When Slayer released their eighth studio album God Hates Us All on Sept. 11, 2001, the band, like all of us, had no idea of the horrific events that would happen that day. And while the title of that album may have been very fitting at the time of the 9/11 tragedy, God Hates Us All was a merciless attack on religion, complacency and conformity that stands as one of the band’s most vicious, unrepentant releases to date.
The unrelenting barrage of the leadoff track “Disciple,” with its screamed chorus “God hates us all,” is indicative of the astonished and hate-filled reaction most of the world had to the events of 9/11. Viewed outside of the context of its release, God Hates Us All is a bludgeoning return to form following the underwhelming 1998 album Diabolus in Musica. Some critics even called it Slayer’s most inspired offering since 1990’s Seasons in the Abyss.
One reason the record impacts with so much urgency and energy is because the band worked on it for more than a year, and during that time they kept getting interrupted by touring commitments. Guitarists and songwriters Jeff Hanneman and Kerry King started writing songs for the album that became God Hates Us All in the spring of 1999. Their first major diversion was Ozzfest 1999, then came Tattoo the Earth.
“I was fed up with touring at that point and I really wanted to do another record,” Hanneman told me in 2009. “A lot of s–t built up inside of me and I wanted to get it all out with something really heavy.”
In 2000, when Slayer were ready to start recording, producer Rick Rubin told them he didn’t want to work on another violent, aggressive album and suggested the band track the record with producer Matt Hyde. The band tried him out on the song “Bloodline,” which appeared in the film Dracula 2000. The collaboration went well and Slayer and Hyde entered Bryan Adams’ The Warehouse Studio in Vancouver, British Columbia, in spring 2001.
“There was definitely no love lost between us and Rick,” King said. “We didn’t want to work with him again. We wanted a change. And when we tried working with Matt [Hyde] it seemed to go okay, so we did the record with him.”
King wrote seven of the songs on the album, including the ferocious “Payback” ( which featured the lyrics “For my own peace of mind I’m going to/ Tear your f—ing eyes out, rip your f—ing flesh off/ beat you till you’re just a f—ing lifeless carcass”). Hanneman wrote four tunes and the pair collaborated on “Bloodline.” King wrote lyrics for nine of the songs and Hanneman and Tom Araya wrote the rest.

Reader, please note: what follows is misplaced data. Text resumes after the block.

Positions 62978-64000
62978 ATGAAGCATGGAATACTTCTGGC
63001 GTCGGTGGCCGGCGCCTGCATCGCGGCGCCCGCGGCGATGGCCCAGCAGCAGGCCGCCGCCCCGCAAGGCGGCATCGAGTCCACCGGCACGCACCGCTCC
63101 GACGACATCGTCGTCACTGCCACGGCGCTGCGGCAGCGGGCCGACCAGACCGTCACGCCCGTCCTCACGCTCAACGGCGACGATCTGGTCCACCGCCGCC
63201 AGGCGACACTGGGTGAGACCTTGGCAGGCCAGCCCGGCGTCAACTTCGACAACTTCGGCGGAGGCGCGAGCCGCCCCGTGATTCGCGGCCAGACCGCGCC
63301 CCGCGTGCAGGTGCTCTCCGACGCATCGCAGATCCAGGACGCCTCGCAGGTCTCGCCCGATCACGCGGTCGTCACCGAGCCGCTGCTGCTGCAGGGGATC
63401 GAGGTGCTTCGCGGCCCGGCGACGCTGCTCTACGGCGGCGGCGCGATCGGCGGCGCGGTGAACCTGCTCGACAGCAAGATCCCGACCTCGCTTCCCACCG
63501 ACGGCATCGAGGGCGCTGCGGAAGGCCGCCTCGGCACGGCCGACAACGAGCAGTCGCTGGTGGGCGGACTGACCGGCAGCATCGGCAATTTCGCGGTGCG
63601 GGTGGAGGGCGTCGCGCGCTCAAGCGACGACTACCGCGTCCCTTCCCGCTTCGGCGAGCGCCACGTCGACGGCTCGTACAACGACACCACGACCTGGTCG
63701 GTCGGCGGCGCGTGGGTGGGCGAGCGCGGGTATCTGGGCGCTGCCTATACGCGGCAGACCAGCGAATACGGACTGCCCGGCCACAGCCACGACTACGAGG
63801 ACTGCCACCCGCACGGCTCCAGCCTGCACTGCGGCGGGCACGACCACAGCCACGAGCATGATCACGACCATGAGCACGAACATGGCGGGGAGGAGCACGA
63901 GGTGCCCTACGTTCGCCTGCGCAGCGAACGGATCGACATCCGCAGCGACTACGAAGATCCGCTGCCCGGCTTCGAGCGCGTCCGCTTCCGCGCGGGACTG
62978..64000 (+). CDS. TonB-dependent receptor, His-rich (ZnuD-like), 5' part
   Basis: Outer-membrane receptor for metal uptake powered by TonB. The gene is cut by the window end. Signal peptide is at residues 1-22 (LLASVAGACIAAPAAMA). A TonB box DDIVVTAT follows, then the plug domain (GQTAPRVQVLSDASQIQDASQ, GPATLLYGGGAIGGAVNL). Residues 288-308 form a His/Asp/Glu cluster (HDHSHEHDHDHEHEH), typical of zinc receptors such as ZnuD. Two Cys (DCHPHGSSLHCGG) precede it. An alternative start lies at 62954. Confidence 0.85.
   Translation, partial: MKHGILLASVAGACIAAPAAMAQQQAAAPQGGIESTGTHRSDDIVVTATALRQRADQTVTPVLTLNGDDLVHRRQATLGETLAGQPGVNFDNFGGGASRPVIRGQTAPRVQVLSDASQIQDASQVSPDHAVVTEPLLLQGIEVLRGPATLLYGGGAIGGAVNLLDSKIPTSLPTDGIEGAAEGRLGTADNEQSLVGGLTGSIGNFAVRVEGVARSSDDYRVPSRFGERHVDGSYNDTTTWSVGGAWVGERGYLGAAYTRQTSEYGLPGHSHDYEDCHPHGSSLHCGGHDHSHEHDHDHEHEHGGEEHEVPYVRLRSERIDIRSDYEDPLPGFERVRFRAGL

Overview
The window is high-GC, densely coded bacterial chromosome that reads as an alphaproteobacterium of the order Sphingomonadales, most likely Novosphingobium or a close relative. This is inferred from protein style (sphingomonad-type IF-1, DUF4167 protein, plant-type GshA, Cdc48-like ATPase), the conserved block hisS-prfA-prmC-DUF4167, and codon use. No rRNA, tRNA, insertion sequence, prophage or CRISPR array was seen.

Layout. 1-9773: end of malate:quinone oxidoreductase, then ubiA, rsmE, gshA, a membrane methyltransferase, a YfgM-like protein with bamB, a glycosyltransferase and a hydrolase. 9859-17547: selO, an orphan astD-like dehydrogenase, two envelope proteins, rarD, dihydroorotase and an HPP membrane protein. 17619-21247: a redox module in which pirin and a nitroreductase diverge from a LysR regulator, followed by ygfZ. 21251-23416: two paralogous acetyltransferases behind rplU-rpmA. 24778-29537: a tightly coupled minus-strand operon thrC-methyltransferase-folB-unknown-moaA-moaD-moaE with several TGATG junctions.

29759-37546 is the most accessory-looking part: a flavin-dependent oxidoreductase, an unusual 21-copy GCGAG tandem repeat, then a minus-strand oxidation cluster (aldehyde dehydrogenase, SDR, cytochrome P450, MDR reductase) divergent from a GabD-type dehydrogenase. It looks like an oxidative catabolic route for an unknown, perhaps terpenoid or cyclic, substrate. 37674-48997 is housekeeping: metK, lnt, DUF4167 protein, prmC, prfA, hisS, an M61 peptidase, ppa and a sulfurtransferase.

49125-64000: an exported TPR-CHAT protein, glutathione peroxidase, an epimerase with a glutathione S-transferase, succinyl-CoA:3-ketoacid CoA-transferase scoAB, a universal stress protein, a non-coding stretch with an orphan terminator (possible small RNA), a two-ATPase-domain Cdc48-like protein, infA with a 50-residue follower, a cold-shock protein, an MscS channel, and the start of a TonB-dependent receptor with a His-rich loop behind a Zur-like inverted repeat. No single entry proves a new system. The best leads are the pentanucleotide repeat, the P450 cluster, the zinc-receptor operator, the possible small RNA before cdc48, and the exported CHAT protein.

“When I work with Jeff we tend to be pretty much on the same page,” Araya said. “Kerry likes doing everything himself so when he writes lyrics, that’s it. That’s what I’m going to sing. But with Jeff, he’s pretty open to my ideas. He does lyrics as well, and I’ll look at what he has and put my own thoughts in there and it will end up being a real collaboration.”
Soon after entering the studio, Slayer drummer Paul Bostaph tracked his drums. Then, Slayer recorded guitars, bass and vocals. “The sessions went smooth,” Araya said. “I really screamed a lot, maybe more than usual, but it seemed to fit the songs. Looking back at it later I kind of felt some of it was screaming for the sake of screaming, but no one else seemed to mind.”
Regarding the brutality of lyrics like, “I keep the bible in a pool of blood so that none of its lies can affect me” (“New Faith”) and “You make me want to slit my own f—ing throat just so I’ll be rid of you” (“Exile”), King shrugged: “It’s Slayer, dude. It’s supposed to be brutal. If it didn’t piss some people off I think we wouldn’t be doing our job. I’m the first to admit Slayer’s not for everybody. If you don’t f—in’ like it don’t f—in’ listen to it.”
Once Slayer finished recording God Hates Us All they headed back on tour. The day before 9/11, the band was home in L.A. Unswayed by the fear of terrorism and the hesitance of many musicians to use commercial airlines, Slayer started touring for the album Sept. 18 in Leuven, Belgium. The band returned to the U.S. to play shows that began Oct. 29 in New Orleans.
Bostaph suffered an elbow injury in late 2001, prompting him to quit Slayer on Dec. 7, after nine years in the band. “Paul did a fantastic job, but he told us he was having tendonitis in his elbow and he couldn’t play our stuff anymore because it was too fast,” King said. “The next thing I knew, he was playing in Testament and Exodus. I just thought that was weird because we got along and everything when he was in the band and we never had a falling out. He was out after the first part of the God Hates Us All tour, and we were up for a big, giant cycle. So Jeff brought up the idea of playing with Dave [Lombardo] again, and I said, ‘Well, f—, if you’re into it, I’ll give it a whirl.’
For founding drummer Lombardo, who had left Slayer in 1992, returning to his roots was a natural evolution. So when the opportunity presented itself he jumped back into the fire. “Almost 10 years had passed since I had left, and I was excited and wanted to do it,” he said. “But I was also like, ‘Wait, what are the personalities like? Am I gonna get along with them?’ But as soon as we got back together everything from the past was water under the bridge. It was like, ‘You guys did your own thing, I did my own thing. We both proved to ourselves we could survive without each other. Now let’s go out and destroy.’”
Lombardo played the rest of the God Hates Us All tour, then worked with the band on the albums Christ Illusion and World Painted Blood. He parted ways with Slayer in 2013 and was again replaced by Bostaph.
Loudwire contributor Jon Wiederhorn is the co-author of Louder Than Hell: The Definitive Oral History of Metal, as well as the co-author of Scott Ian’s autobiography, I’m the Man: The Story of That Guy From Anthrax, and Al Jourgensen’s autobiography, Ministry: The Lost Gospels According to Al Jourgensen.
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